When someone dies in our shelter?

Dear Ryan,

I work at a homeless shelter. Do you have any advice regarding the death of clients in a shelter? We have had 3 in the past month. I know it is part of the job, but I would like to better support my staff as well as our guests.



Unfortunately, that is something I am very familiar with. I have been to countless funerals.

Here is what we do at our shelter:

  • If the person passes away onsite, we make sure that the coroner treats the body with respect. They oftentimes are de-sensitized to death (e.g. dragging a body bag down a flight of stairs in front of other residents).
  • We announce who passed at dinner.
  • We print a little announcement with their picture and put it up on the wall for residents to see.
  • We send an email (with picture) to the whole staff along with a little bit of information about them. Oftentimes, the obituary includes information from the family that we didn’t know about the person.
  • If the person was a resident for a long time, we’ll do a short service for them onsite.
  • If the family holds a service in the area, we’ll help staff and residents to attend.
  • If the death was under unusual circumstances (homicide or suicide), we bring in counselors for staff and residents.
  • On December 20 (the longest night of the year), we do a memorial service for everyone that passed that year. We have a picture of everyone and light a candle for each person.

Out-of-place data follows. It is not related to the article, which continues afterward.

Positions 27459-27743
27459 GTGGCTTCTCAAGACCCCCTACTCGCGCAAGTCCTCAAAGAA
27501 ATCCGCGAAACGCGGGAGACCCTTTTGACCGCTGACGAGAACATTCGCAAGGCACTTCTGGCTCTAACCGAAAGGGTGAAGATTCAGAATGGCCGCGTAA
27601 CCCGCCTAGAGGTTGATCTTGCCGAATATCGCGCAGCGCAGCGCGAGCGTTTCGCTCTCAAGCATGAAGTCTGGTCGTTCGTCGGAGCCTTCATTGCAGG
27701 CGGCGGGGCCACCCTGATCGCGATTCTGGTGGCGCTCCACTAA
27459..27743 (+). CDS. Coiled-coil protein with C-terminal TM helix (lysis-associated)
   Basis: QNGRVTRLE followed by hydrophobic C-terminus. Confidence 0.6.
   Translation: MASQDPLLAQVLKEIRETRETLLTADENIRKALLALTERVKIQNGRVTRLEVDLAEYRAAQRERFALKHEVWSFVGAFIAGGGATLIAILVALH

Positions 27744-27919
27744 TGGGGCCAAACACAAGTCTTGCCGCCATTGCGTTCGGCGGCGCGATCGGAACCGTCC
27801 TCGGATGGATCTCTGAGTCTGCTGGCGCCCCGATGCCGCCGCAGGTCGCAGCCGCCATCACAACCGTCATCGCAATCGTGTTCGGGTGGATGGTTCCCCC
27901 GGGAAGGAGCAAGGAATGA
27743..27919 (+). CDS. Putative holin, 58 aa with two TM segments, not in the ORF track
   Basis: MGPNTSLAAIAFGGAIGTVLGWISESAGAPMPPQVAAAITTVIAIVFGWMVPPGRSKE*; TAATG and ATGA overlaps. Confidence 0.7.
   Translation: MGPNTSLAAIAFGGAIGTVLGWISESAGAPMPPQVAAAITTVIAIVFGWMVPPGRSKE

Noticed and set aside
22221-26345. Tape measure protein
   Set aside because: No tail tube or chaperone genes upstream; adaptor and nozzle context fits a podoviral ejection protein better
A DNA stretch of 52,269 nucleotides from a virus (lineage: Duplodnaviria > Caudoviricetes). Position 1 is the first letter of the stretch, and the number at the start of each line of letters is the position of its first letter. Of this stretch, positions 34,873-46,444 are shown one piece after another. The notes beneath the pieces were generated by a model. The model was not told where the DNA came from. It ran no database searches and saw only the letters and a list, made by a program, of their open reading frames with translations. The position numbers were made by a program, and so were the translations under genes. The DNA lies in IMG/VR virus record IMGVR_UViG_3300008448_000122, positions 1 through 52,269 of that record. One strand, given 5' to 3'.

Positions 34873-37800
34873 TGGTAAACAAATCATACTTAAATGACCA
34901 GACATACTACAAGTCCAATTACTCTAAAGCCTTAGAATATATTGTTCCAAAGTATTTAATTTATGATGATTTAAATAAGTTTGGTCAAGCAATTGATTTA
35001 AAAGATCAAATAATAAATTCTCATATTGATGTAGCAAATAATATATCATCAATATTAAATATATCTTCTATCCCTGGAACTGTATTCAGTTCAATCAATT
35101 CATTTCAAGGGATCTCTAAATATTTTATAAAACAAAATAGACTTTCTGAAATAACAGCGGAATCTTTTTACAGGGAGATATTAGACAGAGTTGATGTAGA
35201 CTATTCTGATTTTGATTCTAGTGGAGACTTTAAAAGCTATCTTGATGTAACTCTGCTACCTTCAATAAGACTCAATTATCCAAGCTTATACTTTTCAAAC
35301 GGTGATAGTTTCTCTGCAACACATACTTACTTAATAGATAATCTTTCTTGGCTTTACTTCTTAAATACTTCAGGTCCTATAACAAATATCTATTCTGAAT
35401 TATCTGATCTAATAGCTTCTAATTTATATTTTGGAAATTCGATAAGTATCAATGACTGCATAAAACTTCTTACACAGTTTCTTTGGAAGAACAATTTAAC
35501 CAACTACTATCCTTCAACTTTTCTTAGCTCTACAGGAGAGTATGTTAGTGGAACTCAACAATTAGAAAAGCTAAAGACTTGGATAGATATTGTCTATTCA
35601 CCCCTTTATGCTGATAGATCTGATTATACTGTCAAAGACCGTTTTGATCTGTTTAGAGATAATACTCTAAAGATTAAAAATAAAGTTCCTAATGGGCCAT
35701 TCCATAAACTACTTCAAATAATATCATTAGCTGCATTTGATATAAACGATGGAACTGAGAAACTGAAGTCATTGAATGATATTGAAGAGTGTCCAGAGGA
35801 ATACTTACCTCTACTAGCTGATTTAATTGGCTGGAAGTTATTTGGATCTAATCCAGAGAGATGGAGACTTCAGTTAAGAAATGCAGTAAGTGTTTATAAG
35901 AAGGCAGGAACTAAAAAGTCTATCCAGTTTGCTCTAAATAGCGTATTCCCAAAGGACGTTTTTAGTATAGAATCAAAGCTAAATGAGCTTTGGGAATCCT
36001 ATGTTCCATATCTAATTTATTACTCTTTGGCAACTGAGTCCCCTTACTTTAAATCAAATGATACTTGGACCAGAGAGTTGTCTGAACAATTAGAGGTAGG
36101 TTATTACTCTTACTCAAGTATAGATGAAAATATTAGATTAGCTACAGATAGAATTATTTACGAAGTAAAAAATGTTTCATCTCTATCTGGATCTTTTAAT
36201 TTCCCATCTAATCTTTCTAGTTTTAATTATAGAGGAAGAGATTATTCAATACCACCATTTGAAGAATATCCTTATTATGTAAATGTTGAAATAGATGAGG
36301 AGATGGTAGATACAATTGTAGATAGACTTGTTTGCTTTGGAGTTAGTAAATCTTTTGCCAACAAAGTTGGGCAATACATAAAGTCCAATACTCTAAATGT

The most important thing you can do, though, is to help the staff reconnect with their mission:

Remind your staff that they did not “fail” the person.

Their job is to walk alongside people on their journey “home.”

Sometimes that is a physical apartment and sometimes it is more eternal.

While is more pleasant to help someone get a job and a home and live happily ever after, I believe that accompanying a person to the end of their life is a holy obligation.

We cannot control how someone’s story ends.

We can, though, do everything in our power to ensure it ends with basic human dignity. That is every bit as important as helping people get rehoused… or perhaps even more so.

Every time someone passes away from our shelter, I am reminded that each interaction we have with a person may be their last. It helps to cut through the day-to-day annoyances and reconnect me with the higher calling.

The work you do is not easy, but it is VERY VERY important…



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